Understanding Volatility in Steel
Pricing in 2021/2022
Global economies are on a path to recovery after a slump during the pandemic. This recovery continues to push the price of commodities high. The steel market has seen unprecedented fluctuation in pricing, with the trend likely to persist over the next year. Global politics, supply chain disruptions, fuel prices and heavy spending on infrastructure are factors that will continuously cause steel price swings.
The Australian market is no exception to the ever-volatile steel prices despite controlling more than 38% of the global iron ore production. The current price of iron ore is ~$150/tonne, with estimations that this price will drop further to ~$109/tonne by 2022. While western economies are pursuing economic growth through massive construction projects, China, the biggest importer of Australian iron ore, is slowing down investment in the property market. China, the largest steel producer in the world, is aiming to be carbon neutral by 2060. The Chinese government is putting measures to control steel production and reduce greenhouse gas emissions. It is a strategy that has seen annual steel production in China drop by 13.2% by August 2021. This decline significantly affects pricing dynamics across the world.
The COVID-19 pandemic saw some companies halting steel production leading to smaller inventories across the globe. At the same time, the demand for the product soared. As economies reopen, there is a higher demand for steel in heavy industries like automotive, machinery, oil and gas. Manufacturers are walking a tightrope as they try to rebuild steel inventories and satisfy demand. In general, World Steel Association (WSA) reports a 1.4% year-on-year increase in steel production for the period ending in August 2021.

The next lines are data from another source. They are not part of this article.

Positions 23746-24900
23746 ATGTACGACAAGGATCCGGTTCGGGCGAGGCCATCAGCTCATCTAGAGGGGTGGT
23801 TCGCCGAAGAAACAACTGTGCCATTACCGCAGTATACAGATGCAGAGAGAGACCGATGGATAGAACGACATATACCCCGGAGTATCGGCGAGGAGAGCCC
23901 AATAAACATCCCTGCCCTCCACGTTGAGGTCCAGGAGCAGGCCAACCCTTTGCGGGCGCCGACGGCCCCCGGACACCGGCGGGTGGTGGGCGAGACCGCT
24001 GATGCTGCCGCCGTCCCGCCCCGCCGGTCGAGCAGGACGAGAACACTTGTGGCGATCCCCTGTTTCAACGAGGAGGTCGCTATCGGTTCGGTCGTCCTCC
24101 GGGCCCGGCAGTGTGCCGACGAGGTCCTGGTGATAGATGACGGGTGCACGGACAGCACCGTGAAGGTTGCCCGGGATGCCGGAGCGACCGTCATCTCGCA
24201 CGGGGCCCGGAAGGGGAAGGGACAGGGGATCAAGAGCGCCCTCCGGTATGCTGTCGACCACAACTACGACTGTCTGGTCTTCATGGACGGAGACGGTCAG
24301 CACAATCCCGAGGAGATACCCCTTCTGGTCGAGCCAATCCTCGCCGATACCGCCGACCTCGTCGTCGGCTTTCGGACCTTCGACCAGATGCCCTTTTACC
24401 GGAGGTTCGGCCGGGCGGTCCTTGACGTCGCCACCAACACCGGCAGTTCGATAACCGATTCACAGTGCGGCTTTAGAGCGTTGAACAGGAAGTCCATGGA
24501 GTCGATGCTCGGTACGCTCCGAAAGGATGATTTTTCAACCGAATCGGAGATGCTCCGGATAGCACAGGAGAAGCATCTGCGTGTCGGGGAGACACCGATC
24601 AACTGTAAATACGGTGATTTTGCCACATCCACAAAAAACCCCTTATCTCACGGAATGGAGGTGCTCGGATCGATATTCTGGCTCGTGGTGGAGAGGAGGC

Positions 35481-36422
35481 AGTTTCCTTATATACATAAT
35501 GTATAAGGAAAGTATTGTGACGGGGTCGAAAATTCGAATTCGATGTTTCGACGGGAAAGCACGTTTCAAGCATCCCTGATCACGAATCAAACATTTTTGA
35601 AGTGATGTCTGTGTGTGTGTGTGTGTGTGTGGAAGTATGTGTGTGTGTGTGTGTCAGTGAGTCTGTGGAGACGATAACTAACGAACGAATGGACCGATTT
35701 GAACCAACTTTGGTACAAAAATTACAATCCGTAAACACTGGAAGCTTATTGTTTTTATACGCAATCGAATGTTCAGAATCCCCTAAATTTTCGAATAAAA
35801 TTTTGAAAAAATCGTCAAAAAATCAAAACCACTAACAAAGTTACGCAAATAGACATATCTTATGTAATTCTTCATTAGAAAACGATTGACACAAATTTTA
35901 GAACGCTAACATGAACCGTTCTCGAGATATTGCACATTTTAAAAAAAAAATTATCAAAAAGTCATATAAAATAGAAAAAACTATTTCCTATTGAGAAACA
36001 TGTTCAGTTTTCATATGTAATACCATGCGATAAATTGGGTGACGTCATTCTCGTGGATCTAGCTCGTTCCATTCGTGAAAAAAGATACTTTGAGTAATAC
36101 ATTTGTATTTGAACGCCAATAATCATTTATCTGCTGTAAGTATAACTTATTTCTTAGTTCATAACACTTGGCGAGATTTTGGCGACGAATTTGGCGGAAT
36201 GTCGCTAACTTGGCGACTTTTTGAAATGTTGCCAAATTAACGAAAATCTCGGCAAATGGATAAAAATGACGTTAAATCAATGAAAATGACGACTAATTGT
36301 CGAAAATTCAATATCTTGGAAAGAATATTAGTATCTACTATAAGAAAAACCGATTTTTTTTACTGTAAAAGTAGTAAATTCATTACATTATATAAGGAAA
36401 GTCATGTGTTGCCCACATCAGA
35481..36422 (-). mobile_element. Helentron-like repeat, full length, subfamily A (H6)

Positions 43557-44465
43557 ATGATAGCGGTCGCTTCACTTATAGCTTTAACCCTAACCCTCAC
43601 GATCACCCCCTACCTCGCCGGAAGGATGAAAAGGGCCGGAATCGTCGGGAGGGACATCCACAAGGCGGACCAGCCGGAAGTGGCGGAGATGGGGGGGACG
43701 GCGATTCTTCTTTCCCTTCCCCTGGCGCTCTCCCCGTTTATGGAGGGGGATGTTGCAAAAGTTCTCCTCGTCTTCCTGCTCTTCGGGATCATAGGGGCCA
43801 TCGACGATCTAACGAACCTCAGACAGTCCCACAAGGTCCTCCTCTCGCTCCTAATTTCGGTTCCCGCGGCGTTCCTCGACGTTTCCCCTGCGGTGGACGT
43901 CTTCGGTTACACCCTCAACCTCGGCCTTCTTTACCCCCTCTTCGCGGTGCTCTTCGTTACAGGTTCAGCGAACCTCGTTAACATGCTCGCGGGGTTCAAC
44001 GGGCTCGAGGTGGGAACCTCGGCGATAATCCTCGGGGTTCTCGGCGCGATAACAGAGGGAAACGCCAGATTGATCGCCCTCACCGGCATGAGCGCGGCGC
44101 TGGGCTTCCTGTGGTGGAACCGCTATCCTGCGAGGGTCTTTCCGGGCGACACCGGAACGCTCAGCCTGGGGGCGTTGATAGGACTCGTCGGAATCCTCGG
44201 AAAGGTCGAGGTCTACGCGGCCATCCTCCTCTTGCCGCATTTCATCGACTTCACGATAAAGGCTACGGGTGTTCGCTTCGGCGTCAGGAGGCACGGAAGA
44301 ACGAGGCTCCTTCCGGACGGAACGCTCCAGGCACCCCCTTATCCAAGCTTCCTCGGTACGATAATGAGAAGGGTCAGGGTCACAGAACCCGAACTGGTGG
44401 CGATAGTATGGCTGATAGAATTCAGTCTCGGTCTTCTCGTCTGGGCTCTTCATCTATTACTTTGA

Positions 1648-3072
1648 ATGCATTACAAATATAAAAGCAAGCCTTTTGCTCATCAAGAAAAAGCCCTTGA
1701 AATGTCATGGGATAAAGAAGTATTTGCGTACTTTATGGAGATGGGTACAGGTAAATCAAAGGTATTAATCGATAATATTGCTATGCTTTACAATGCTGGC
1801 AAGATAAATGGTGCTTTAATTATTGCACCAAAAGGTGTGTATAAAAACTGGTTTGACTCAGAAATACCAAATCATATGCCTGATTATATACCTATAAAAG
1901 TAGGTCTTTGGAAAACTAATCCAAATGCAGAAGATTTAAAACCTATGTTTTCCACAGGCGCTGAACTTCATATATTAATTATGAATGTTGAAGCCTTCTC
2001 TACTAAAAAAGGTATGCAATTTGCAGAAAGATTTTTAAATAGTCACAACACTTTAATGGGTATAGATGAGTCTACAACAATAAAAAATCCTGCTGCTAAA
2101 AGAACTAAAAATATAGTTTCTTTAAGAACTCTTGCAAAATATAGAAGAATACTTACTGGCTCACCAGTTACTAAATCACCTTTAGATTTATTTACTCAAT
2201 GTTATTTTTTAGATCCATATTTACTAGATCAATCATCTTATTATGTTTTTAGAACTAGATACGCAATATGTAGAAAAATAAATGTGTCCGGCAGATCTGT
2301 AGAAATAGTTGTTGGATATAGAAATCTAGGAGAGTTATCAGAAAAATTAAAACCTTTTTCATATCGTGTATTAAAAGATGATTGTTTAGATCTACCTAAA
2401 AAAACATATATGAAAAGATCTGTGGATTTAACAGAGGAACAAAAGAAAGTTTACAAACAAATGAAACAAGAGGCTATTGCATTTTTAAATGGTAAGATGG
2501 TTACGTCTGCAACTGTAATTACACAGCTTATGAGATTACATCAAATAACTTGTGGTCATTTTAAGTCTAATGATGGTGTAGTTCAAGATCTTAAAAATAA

Supply Chain Interruptions
Australian Steel Market Overview
The pandemic period has been a wake-up call for global economies. Geopolitics, scarcity of products and trade wars spelled doom to previously sustainable supply chains. The shortage of shipping containers, protracted delays in deliveries and trade sanctions like the one between Australia and China in May 2020 slowed down steel production and distribution throughout the world. Supply chain interruption means that steel producers globally are struggling to restore operations to normal levels.
As supply chain interruptions persist, the overall cost of steel transportation keeps rising. Manufacturers pass down these costs to consumers, propelling the global prices of steel in all its alloys to record high levels.
The Australian economy is steadily rebounding. Amid this recovery is a serious concern over the rising cost of steel. The government has set out an ambitious project that aims to boost the local manufacturing sector, a strategy that has attracted more local investors. Agriculture is another sector that has seen tremendous growth over the past year across the country.
The progress of these economic sectors is accompanied by massive construction. Local manufacturers are expanding their production and warehousing facilities. Massive investment in infrastructure projects and the minerals technology industries are also driving demand for steel throughout Australia.
Where Does the Steel Industry Go From Here?
Lessons for Businesses in the Steel Sector
It has been a rough few years for businesses with volatile steel prices leading to financial losses. Price fluctuations have had far-reaching consequences across all sectors of the economy. As we move forward, players in the steel sector should adopt digital tools and technology to generate accurate demand forecasts, optimize pricing and scale up operations to match actual market demands. Companies must adapt quickly to market dynamics and leverage data to counter volatilities. By using appropriate technologies, steel manufacturers can segment the consumer market and optimize pricing for every segment.